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Israeli Prime Minister Benjamin Netanyahu Alamy Stock Photo
Middle East

Netanyahu says Israel ‘will make our decisions ourselves’ as UK and German ministers visit Tel Aviv

Speaking to broadcasters in Jerusalem today, David Cameron said Israel appeared to be preparing to retaliate.


PRIME MINISTER BENJAMIN Netanyahu has told the visiting British and German foreign ministers that Israel “will reserve the right to protect itself”. 

Netanyahu’s comments to Britain’s David Cameron and Germany’s Annalena Baerbock came days after Iran carried out an unprecedented attack on Israel by launching hundreds of drones, missiles and ballistic missiles.

That missile and drone assault – the first time Iran has directly attacked Israel – was a response to an airstrike that levelled an Iranian consulate building in Damascus, Syria on 1 April, killing 16 people, including two Iranian generals.

Israel has not admitted to carrying out the strike but it has not denied it either, while also claiming that the building was not a consulate. 

After meeting the two visiting diplomats, Netanyahu addressed the cabinet where he said that he had been given “all kinds of suggestions and advice” by the country’s allies.

“However, I would also like to clarify: we will make our decisions ourselves,” he said, according to a statement issued by his office.

Israel’s allies, including those who assisted in intercepting the Iranian attack, have publicly urged it to show restraint and not to escalate the conflict further. Iran followed its attack with a statement saying it now considered the matter closed, but warned Israel not to take further action.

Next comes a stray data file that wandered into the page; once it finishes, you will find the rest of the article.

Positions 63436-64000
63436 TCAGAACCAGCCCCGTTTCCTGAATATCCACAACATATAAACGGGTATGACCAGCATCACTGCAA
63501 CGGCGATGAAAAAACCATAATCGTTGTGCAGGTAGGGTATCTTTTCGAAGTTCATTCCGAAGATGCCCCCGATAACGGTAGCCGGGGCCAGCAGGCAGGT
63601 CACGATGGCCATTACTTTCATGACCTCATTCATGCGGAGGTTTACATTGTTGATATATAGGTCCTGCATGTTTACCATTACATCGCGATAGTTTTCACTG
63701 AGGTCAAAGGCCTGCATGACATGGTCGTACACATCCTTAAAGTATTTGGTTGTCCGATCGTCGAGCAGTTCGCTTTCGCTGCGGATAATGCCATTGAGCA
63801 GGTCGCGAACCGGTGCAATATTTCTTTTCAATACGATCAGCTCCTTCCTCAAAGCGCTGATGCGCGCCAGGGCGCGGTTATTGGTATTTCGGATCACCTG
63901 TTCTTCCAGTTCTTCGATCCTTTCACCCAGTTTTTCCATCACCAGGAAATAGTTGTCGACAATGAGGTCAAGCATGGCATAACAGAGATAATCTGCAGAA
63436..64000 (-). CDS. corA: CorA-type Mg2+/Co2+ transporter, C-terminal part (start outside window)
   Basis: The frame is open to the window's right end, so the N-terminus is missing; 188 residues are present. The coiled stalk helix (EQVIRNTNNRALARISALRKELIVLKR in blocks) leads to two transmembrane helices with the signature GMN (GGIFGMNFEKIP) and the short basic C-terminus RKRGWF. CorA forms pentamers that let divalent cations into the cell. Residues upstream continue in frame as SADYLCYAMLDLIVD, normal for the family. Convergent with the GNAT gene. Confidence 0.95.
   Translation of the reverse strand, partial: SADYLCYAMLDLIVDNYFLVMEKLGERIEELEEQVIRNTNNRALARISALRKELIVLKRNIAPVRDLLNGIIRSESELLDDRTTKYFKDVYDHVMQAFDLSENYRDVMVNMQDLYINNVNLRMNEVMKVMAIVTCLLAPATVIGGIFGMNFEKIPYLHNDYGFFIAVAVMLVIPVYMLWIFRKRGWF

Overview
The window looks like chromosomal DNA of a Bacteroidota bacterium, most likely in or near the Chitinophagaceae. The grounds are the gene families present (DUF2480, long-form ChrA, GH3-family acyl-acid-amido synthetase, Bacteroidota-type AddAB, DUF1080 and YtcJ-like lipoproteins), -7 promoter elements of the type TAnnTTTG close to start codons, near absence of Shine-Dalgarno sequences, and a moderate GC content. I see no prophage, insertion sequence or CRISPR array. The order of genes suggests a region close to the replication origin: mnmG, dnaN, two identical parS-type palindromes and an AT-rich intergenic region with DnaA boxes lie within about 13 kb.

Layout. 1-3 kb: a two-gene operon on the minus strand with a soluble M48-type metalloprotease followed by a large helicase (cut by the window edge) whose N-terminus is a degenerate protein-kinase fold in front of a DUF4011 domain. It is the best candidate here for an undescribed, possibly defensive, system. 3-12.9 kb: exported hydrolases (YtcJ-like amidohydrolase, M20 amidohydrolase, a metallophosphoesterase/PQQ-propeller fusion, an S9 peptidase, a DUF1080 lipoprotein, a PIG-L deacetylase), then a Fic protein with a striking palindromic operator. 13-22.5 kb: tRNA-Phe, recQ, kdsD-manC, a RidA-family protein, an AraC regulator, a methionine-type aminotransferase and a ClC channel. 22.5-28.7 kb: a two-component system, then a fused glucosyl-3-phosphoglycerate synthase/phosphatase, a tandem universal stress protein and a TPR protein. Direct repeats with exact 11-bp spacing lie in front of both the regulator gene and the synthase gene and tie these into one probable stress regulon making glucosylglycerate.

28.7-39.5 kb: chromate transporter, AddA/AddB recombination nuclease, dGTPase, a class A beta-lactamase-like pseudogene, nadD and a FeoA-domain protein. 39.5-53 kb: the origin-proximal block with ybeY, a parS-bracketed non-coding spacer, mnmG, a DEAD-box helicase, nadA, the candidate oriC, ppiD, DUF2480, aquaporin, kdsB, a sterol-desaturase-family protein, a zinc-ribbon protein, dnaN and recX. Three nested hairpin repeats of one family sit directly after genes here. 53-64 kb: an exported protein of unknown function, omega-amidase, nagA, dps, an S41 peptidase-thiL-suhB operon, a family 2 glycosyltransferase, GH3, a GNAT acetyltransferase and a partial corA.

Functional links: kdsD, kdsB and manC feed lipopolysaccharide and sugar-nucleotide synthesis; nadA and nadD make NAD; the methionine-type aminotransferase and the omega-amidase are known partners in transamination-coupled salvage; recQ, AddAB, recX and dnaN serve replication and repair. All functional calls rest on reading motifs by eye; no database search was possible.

Speaking to broadcasters in Jerusalem today, Cameron said Israel appeared to be preparing to retaliate.

“It is right to have made our views clear about what should happen next, but it is clear the Israelis are making the decision to act,” he said. 

“We hope they do so in a way that does as little to escalate this as possible and in a way that, as I said yesterday, is smart as well as tough.”

Downing Street echoed the Foreign Secretary’s comments, urging Israel to avoid “significant escalation”.

The British Prime Minister’s official spokesman told reporters: “Israel has successfully repelled the Iranian attack and Iran is even more isolated on the world stage.

“We want to avoid significant further escalation and bloodshed which would only be deeply destabilising for the region and risk more loss of life.”

Speaking today, Tánaiste Micheál Martin urged Israel not to respond to Iran’s unprecedented attack.

The Foreign Affairs Minister said the threat of escalation in the Middle East “could not get more serious”.

He also urged people to remember the plight of Gazans.

“Ireland’s role, along with fellow members of the European Union, is to appeal for de-escalation of tensions and conflict between Israel and Iran,” he said.

“The implications for the wider region and the civilians in the wider region are extremely dark if conflict escalates – and for the world itself in terms of lives and in terms of livelihoods,” Martin said. 

“We’re saying to Israel not to respond to Iran’s attack, and we’re saying to both sides to de-escalate,” he said. 

Includes reporting by Press Association and © AFP 2024


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